Thursday, January 20, 2011

Second year, second semester


It's now my second year second semester in a theological college. If the biggest question in philosophy is the question on 'being' (according to Jacques Derrida), then I think I cannot evade from reflecting on what does being in theological studies mean so far.

I am not sure about other seminary and theological colleges, from my experience so far, I find that theological studies is an undecidable affair: it is both depressing and uplifting; both disappointing and hopeful. The experience resonates very intimately with the naked life, with all ambiguity, stupidity, excitement and madness.

I really hate to say this, but I have to say it: theological studies, at least at where I am, is another manifestation of present form of capitalism. The aim of the college is driven towards 'GDP' (Gross Domestic Pastors). The curriculum is to effectively produce function-able pastors to work in local churches.

You might ask what's wrong with that?

Well, theology simply becomes a decoration rather than the substance of the learning experience. What I mean is that we are actually learning business management and consultancy grossed in the language of theology rather than theology itself.

Can you imagine teacher who has no training in philosophy or epistemology asking students to do theological reflection? In such sterile context, who should be surprised that theology is about whether to install wooden pews or plastic chairs in new church building?

By the way, I did not make up the scenario where theology is invoked in the decision between wooden or plastic chairs. Some classmates and I rolled our eyes when we heard it.

Though I can be very wrong but my hunch is that some subjects in the present curriculum are so patronized by contemporary social and economic milieu that they have lost their theological seriousness, if not credibility.

These subjects are what I consider as pseudo-theology, if not pseudo-academic. They are crafted to demand criticality which themselves cannot bear to engage in. There are courses that require students to engage with them critically. But when that happened, the curriculum cannot withstand the engagement and simply collapsed.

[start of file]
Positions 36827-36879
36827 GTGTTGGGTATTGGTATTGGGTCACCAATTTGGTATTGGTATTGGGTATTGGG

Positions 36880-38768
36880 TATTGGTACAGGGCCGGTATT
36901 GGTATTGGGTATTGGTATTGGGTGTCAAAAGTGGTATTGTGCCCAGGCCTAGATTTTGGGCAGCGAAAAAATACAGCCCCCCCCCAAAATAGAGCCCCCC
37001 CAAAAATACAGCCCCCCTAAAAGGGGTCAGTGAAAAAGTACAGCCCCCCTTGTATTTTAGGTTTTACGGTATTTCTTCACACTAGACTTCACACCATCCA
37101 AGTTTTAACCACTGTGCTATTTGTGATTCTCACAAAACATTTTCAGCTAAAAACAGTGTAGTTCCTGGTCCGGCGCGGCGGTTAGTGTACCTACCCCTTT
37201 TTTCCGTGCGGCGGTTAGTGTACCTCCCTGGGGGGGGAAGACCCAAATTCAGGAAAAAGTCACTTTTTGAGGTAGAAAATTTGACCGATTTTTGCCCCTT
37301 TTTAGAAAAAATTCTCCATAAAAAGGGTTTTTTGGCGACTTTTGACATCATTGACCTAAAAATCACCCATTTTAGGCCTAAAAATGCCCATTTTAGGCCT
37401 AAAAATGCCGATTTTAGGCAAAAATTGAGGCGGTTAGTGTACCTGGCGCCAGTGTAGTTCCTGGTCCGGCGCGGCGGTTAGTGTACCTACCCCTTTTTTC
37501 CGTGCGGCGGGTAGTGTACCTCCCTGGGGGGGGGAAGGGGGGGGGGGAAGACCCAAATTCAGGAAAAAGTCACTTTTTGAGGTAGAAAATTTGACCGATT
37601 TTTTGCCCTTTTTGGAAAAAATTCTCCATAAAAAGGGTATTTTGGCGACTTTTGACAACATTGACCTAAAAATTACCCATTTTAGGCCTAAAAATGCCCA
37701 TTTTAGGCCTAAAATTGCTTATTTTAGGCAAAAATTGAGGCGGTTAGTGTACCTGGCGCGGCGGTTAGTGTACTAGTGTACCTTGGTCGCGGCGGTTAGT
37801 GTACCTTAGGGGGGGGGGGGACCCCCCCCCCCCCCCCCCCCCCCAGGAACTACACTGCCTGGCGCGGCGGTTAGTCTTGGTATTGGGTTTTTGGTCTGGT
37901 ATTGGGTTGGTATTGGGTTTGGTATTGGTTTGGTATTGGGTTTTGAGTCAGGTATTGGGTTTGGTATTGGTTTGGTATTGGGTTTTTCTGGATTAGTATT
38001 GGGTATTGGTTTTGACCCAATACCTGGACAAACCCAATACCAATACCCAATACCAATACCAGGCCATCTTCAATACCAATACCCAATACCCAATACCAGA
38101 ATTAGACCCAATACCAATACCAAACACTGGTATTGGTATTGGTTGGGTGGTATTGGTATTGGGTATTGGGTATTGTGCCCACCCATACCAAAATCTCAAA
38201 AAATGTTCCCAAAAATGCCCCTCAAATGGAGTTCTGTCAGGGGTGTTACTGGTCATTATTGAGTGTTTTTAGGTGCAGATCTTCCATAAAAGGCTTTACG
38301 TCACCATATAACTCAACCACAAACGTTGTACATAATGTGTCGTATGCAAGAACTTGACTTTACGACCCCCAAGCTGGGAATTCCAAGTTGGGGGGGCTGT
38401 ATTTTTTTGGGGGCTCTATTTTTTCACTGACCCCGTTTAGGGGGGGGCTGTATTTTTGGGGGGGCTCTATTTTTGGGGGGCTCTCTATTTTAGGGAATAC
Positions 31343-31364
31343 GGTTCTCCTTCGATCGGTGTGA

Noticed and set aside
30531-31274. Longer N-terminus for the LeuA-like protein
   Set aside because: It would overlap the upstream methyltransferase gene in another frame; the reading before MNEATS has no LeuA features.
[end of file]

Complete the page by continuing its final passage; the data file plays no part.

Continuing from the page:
Therefore, I have tried not to engage with these subjects critically because I know that they will collapse. I chose to refrain myself, just as other classmates did.

And due to that my overall grade is affected. I got comments that my assignment had no theological reflection, empirical support, etc. Now I can't even apply for postgraduate studies as my grade doesn't meet the minimal requirement (which I was told is B+). That is fine.

To find out whether my point that some curriculum cannot withstand the criticality they demand, I have decided to take those pseudo-theological subjects to task.

In the mere first three weeks, I have critiqued them critically to the extend that they became irrelevant. And some classmates agreed with the problems I have highlighted. One even emailed me to further engage on the questions that I have raised.

And I plan to do that consistently from this semester onwards. Not to make anyone's life difficult, but to apply the requirement of the curriculum onto itself, to see for myself if it stands or fall. So far, it doesn't look good.

These are the downsides.

The upsides are of course the great teachers who have been very approachable and helpful. This semester, I met other teachers whom I have not learn from: Daniel Koh, Jeffrey Truscott, and Peter Chan. Great people. Good teachers. Well-informed in their field.

There are subjects which you are not keen on, but because of the teachers, you find yourself looking forward to their classes. There are subjects which you like but because of the teachers, you find it a drag to attend the classes.

I can identify with the latter because I have given some really bad experience to my audience last month at a youth camp. I posted my failure here as a reminder to myself that I shall not stop learning and improving.

Being in the new semester means also that I will miss those classes by good teachers like Roland Chia, Mark Chan, and Andrew Peh.

What is my greatest fear in this semester? None.

Then, what is my greatest hope? I can finish all the assignments months before the deadlines.

What is theology, again? Learning which still enables us to joke and laugh within a nihilistic existence.

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